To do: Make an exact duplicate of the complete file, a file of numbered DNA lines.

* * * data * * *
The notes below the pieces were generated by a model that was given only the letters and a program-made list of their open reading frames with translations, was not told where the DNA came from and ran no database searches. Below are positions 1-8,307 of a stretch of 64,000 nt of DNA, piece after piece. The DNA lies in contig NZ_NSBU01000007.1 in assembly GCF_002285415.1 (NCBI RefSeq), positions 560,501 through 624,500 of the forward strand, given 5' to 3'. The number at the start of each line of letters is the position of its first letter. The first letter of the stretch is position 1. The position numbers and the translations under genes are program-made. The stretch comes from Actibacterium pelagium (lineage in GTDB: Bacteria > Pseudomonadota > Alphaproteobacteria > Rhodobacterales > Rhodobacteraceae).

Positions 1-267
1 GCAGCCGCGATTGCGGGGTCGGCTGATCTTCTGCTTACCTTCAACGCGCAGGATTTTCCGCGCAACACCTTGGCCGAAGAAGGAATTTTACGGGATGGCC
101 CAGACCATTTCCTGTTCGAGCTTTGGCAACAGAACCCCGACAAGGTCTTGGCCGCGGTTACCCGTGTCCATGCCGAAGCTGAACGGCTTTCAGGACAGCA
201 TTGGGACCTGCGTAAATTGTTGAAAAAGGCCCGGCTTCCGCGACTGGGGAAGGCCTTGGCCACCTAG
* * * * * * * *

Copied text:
The notes below the pieces were generated by a model that was given only the letters and a program-made list of their open reading frames with translations, was not told where the DNA came from and ran no database searches. Below are positions 1-8,307 of a stretch of 64,000 nt of DNA, piece after piece. The DNA lies in contig NZ_NSBU01000007.1 in assembly GCF_002285415.1 (NCBI RefSeq), positions 560,501 through 624,500 of the forward strand, given 5' to 3'. The number at the start of each line of letters is the position of its first letter. The first letter of the stretch is position 1. The position numbers and the translations under genes are program-made. The stretch comes from Actibacterium pelagium (lineage in GTDB: Bacteria > Pseudomonadota > Alphaproteobacteria > Rhodobacterales > Rhodobacteraceae).

Positions 1-267
1 GCAGCCGCGATTGCGGGGTCGGCTGATCTTCTGCTTACCTTCAACGCGCAGGATTTTCCGCGCAACACCTTGGCCGAAGAAGGAATTTTACGGGATGGCC
101 CAGACCATTTCCTGTTCGAGCTTTGGCAACAGAACCCCGACAAGGTCTTGGCCGCGGTTACCCGTGTCCATGCCGAAGCTGAACGGCTTTCAGGACAGCA
201 TTGGGACCTGCGTAAATTGTTGAAAAAGGCCCGGCTTCCGCGACTGGGGAAGGCCTTGGCCACCTAG